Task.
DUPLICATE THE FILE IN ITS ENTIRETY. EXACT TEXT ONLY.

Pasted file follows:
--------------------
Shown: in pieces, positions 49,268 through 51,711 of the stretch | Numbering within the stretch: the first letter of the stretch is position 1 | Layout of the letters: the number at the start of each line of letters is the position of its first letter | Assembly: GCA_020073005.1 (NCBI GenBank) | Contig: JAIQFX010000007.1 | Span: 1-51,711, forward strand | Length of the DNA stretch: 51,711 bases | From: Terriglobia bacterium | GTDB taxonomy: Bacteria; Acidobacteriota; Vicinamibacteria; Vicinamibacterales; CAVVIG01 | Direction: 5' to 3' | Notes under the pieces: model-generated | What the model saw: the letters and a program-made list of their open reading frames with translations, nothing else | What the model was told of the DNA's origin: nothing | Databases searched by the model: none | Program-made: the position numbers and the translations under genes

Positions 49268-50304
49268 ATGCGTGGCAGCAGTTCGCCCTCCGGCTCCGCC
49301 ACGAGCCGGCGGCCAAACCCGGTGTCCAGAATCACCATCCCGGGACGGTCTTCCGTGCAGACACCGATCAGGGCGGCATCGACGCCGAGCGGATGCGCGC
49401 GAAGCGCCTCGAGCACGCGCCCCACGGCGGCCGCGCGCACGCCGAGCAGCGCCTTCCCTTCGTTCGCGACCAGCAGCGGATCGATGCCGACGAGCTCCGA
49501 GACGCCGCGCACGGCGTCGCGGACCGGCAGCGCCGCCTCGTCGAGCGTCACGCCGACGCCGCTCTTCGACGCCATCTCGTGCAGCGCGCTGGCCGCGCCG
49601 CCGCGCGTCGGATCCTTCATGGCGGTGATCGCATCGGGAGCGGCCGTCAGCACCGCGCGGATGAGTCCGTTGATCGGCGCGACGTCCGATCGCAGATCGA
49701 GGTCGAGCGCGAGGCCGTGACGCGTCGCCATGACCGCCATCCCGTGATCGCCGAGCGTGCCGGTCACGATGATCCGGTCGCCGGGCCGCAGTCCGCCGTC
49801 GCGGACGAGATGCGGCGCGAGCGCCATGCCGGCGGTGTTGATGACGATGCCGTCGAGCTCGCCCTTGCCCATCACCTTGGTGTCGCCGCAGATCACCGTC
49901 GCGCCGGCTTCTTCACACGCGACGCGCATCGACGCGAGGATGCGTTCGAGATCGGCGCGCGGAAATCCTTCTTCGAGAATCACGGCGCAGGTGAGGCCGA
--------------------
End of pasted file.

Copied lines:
Shown: in pieces, positions 49,268 through 51,711 of the stretch | Numbering within the stretch: the first letter of the stretch is position 1 | Layout of the letters: the number at the start of each line of letters is the position of its first letter | Assembly: GCA_020073005.1 (NCBI GenBank) | Contig: JAIQFX010000007.1 | Span: 1-51,711, forward strand | Length of the DNA stretch: 51,711 bases | From: Terriglobia bacterium | GTDB taxonomy: Bacteria; Acidobacteriota; Vicinamibacteria; Vicinamibacterales; CAVVIG01 | Direction: 5' to 3' | Notes under the pieces: model-generated | What the model saw: the letters and a program-made list of their open reading frames with translations, nothing else | What the model was told of the DNA's origin: nothing | Databases searched by the model: none | Program-made: the position numbers and the translations under genes

Positions 49268-50304
49268 ATGCGTGGCAGCAGTTCGCCCTCCGGCTCCGCC
49301 ACGAGCCGGCGGCCAAACCCGGTGTCCAGAATCACCATCCCGGGACGGTCTTCCGTGCAGACACCGATCAGGGCGGCATCGACGCCGAGCGGATGCGCGC
49401 GAAGCGCCTCGAGCACGCGCCCCACGGCGGCCGCGCGCACGCCGAGCAGCGCCTTCCCTTCGTTCGCGACCAGCAGCGGATCGATGCCGACGAGCTCCGA
49501 GACGCCGCGCACGGCGTCGCGGACCGGCAGCGCCGCCTCGTCGAGCGTCACGCCGACGCCGCTCTTCGACGCCATCTCGTGCAGCGCGCTGGCCGCGCCG
49601 CCGCGCGTCGGATCCTTCATGGCGGTGATCGCATCGGGAGCGGCCGTCAGCACCGCGCGGATGAGTCCGTTGATCGGCGCGACGTCCGATCGCAGATCGA
49701 GGTCGAGCGCGAGGCCGTGACGCGTCGCCATGACCGCCATCCCGTGATCGCCGAGCGTGCCGGTCACGATGATCCGGTCGCCGGGCCGCAGTCCGCCGTC
49801 GCGGACGAGATGCGGCGCGAGCGCCATGCCGGCGGTGTTGATGACGATGCCGTCGAGCTCGCCCTTGCCCATCACCTTGGTGTCGCCGCAGATCACCGTC
49901 GCGCCGGCTTCTTCACACGCGACGCGCATCGACGCGAGGATGCGTTCGAGATCGGCGCGCGGAAATCCTTCTTCGAGAATCACGGCGCAGGTGAGGCCGA